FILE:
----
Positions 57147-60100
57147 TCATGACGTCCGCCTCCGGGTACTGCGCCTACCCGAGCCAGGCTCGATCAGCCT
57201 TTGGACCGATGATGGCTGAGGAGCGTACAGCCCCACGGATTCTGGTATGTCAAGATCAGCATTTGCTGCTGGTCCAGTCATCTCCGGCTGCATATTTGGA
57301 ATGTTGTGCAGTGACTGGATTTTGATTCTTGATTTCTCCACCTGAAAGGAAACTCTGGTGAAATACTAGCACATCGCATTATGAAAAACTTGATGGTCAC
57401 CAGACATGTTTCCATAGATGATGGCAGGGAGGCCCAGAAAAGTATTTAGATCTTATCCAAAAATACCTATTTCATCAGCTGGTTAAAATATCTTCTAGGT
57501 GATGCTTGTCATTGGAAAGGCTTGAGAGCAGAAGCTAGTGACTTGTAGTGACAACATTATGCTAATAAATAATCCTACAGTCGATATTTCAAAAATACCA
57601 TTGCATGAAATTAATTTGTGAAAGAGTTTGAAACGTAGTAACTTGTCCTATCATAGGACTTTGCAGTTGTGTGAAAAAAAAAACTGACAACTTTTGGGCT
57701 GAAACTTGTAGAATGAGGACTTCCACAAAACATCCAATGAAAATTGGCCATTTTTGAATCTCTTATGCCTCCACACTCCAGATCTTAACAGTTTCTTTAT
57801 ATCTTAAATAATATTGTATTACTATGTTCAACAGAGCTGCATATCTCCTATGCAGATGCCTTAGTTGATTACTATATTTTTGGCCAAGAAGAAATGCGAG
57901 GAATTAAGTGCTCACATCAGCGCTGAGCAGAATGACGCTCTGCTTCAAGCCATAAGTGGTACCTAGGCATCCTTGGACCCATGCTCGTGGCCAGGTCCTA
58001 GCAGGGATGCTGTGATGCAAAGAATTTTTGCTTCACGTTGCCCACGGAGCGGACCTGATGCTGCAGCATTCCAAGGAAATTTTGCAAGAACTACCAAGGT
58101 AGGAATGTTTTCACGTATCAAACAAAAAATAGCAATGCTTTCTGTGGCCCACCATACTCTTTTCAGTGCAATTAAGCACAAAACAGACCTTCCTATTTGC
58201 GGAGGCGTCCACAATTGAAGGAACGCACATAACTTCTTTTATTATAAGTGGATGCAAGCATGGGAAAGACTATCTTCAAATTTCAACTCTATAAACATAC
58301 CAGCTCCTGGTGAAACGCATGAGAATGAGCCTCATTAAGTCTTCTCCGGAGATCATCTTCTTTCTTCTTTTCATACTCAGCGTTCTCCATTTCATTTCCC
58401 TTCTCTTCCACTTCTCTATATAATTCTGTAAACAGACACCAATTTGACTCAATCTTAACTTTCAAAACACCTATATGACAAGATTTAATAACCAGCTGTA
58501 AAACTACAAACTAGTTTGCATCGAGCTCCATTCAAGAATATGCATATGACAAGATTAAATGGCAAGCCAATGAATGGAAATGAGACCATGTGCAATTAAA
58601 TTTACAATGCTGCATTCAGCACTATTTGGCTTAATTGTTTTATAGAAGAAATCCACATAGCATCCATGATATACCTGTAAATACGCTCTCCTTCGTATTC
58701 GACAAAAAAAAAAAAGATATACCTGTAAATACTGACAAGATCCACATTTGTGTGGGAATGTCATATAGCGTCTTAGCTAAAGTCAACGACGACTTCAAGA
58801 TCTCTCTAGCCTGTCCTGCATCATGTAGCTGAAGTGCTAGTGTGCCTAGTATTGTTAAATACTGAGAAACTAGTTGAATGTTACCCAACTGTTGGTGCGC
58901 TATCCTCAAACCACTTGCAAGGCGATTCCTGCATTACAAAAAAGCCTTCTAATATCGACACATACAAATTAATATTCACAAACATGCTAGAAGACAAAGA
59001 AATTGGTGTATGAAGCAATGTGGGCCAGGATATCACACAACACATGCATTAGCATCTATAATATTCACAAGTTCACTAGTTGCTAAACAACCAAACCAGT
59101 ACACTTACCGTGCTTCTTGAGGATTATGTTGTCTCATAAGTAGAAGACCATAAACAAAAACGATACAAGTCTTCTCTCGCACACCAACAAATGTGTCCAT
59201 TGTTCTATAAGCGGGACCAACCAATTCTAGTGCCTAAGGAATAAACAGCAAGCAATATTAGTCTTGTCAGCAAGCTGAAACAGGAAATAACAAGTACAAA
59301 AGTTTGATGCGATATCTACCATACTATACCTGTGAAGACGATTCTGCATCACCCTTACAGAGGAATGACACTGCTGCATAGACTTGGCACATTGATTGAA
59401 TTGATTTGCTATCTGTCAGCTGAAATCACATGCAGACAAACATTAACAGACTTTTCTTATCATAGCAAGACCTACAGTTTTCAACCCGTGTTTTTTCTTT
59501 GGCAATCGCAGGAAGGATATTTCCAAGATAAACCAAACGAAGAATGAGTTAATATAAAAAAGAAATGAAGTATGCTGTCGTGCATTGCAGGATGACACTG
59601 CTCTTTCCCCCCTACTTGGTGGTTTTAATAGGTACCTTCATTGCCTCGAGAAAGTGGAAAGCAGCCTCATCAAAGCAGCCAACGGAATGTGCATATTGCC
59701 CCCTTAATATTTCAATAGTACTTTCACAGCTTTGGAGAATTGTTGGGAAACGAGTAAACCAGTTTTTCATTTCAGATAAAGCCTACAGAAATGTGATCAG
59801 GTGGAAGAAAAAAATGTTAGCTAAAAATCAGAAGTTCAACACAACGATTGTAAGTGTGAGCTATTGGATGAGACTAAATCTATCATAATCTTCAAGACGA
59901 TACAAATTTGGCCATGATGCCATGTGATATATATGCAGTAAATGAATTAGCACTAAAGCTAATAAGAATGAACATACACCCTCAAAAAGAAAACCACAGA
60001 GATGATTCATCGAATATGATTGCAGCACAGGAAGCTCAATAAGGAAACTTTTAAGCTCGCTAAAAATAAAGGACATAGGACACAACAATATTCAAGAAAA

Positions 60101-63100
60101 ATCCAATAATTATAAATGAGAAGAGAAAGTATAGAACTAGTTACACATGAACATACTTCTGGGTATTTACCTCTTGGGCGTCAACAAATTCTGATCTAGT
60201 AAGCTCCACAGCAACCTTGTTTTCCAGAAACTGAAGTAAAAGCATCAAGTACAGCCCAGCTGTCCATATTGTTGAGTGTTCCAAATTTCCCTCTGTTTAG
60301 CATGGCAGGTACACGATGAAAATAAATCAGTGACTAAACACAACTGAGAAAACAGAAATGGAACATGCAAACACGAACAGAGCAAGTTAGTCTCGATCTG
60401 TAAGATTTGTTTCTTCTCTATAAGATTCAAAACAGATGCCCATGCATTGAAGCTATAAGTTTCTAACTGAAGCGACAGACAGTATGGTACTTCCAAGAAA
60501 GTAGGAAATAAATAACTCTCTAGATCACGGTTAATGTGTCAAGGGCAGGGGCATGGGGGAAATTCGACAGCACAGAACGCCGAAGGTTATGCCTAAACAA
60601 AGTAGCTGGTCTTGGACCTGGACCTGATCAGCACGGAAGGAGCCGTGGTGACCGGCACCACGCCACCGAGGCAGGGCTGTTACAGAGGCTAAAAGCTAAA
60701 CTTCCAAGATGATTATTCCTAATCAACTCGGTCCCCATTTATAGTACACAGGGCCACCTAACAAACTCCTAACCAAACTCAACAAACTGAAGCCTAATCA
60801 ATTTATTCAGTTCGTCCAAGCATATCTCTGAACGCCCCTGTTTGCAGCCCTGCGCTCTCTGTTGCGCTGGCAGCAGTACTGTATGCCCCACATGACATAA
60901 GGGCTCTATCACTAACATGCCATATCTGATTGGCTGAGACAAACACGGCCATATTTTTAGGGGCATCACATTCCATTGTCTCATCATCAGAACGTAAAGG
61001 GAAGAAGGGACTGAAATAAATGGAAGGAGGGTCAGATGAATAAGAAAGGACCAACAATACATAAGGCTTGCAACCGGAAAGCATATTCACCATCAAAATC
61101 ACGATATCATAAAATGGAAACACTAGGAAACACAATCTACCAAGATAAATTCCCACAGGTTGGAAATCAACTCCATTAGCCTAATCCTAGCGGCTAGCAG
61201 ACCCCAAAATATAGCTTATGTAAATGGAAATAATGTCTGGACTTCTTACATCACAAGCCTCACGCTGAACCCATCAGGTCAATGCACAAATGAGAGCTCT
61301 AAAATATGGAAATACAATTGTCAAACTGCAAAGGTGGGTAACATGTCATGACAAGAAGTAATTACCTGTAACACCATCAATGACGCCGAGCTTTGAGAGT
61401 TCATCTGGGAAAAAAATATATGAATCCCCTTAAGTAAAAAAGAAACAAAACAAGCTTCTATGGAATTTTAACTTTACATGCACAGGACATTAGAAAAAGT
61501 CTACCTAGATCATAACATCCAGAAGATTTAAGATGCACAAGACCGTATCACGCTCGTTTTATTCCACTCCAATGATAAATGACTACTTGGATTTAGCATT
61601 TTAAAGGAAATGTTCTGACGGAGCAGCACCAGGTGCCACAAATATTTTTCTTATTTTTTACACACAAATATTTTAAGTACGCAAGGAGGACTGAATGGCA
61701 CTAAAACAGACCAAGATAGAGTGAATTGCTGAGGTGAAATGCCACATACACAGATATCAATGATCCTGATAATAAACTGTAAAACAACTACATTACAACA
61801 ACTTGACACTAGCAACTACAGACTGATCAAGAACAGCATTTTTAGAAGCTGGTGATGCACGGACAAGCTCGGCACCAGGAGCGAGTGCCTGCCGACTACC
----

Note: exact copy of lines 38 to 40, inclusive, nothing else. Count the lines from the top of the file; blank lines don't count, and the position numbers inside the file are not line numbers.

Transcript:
60601 AGTAGCTGGTCTTGGACCTGGACCTGATCAGCACGGAAGGAGCCGTGGTGACCGGCACCACGCCACCGAGGCAGGGCTGTTACAGAGGCTAAAAGCTAAA
60701 CTTCCAAGATGATTATTCCTAATCAACTCGGTCCCCATTTATAGTACACAGGGCCACCTAACAAACTCCTAACCAAACTCAACAAACTGAAGCCTAATCA
60801 ATTTATTCAGTTCGTCCAAGCATATCTCTGAACGCCCCTGTTTGCAGCCCTGCGCTCTCTGTTGCGCTGGCAGCAGTACTGTATGCCCCACATGACATAA